For the same reason of knock-down power, the hollow point bullets that will easily expand upon entering game, will leave all the power of the bullet in the game and not exit to spend the rest of its energy outside the game. Not all hollow points expand in game as they should. You should check your bullets shooting into a stack of magazines (standing on end) in a cardboard box to see what happens to the bullets, remembering that game is softer than magazines (at least small game is). This same backstop will show you what the penetrating power of each bullet is going to be. Further, I know some shooters who have a special wood frame filled with magazines and a steel plate at the end to insure stopping of lead bullets, then they can collect all the lead and re-melt it into new lead bullets. This is the ultimate in cost savings of reloading. You pay only for the primer and powder.

Sometimes the type of gun determines the shape of bullet. In the .45 ACP, the round nose feeds the best and rarely jams. However, the semi-wadcutter, with it's extended nose will usually feed just about as well. A wad cutter may not feed well at all. There was an automatic made for the .38 special round and ALL it would shoot was the wadcutter because of the magazine size. You may have to determine what kinds of guns you own will tolerate what types of bullet design.

In the high-power rifle bullet design, the whole shape of the bullet will determine its travel and speed. Certainly pointed bullets for long range and high speeds are best. Some bullets have been aerodynamically designed, like a supersonic jet, and travel with minimum wind resistence. For LONG, over 200 yard shots, you want this kind of bullet. If the wind is blowing hard, a heavier bullet will be less afftected by the wind than a lighter one, but the heavier bullet will drop more at extended ranges. For game, the soft lead tip or special copper hollow point that will mushroom perfectly upon contact with game is most desireable. In brush country, a round nose bullet will be the better choice. The preferred BEST Rifle bullets for long range target shooting accuracy are usually the HPBT, which is the Hollow Point, Boat Tail bullets of several manufacturers. Sierra calls their whole series of HPBT bullets, the "MatchKing" series.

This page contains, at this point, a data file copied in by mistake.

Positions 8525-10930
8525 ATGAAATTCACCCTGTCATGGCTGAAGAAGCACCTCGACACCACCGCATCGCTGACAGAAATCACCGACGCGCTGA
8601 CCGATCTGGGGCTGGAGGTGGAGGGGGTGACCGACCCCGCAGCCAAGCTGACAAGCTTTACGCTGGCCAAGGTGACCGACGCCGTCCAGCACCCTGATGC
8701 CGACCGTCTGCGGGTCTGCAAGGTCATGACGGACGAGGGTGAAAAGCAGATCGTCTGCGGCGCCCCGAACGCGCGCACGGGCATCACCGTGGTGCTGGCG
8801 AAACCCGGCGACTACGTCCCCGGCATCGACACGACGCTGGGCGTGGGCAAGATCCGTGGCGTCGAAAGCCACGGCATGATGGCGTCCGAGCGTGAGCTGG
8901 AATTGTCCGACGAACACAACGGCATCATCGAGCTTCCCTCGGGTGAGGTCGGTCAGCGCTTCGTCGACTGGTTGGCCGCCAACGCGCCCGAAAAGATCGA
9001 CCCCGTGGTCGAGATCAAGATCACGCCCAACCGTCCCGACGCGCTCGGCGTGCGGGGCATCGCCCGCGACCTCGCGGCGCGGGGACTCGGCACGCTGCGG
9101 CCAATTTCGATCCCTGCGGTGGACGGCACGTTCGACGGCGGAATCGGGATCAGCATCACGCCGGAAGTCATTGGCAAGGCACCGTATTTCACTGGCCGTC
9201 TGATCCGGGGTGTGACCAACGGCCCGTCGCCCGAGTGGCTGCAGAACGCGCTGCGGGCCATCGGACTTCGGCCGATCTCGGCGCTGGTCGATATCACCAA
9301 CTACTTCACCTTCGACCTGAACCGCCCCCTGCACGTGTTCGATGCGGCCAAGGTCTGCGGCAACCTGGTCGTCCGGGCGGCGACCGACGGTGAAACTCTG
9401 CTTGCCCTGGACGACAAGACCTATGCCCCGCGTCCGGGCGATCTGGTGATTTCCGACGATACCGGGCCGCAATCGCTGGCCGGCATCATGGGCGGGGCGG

In the discussion of high powered rifle bullets, I have almost always been talking about jacketed bullets. You certainly can use all lead bullets in the 30-06 for example, if you wish. Just load it WAY down from what you would use with a jacketed bullet. For example with a 100 grain lead semi-jacked "plinker" you would use 48 grains of 3031 powder for nearly 3,000 FPS. With a 100 grain all lead bullet, just use about 32 grains for a start and see what kind of load you get. It's a very plesant round and does not recoil or make very much noise. At these reduced velocities, the chance of leading in the barrel is greatly reduced. The rule of thumb is always: when using a heavier bullet, use less powder for the same pressures. Heavier bullets makes the powder burn faster, as do jacketed bullets versus lead bullets. Faster burning creates greater pressures (and of course velocities).


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This page created 1/7/96 by M.D. Smith and last modified on August 1, 1997 ©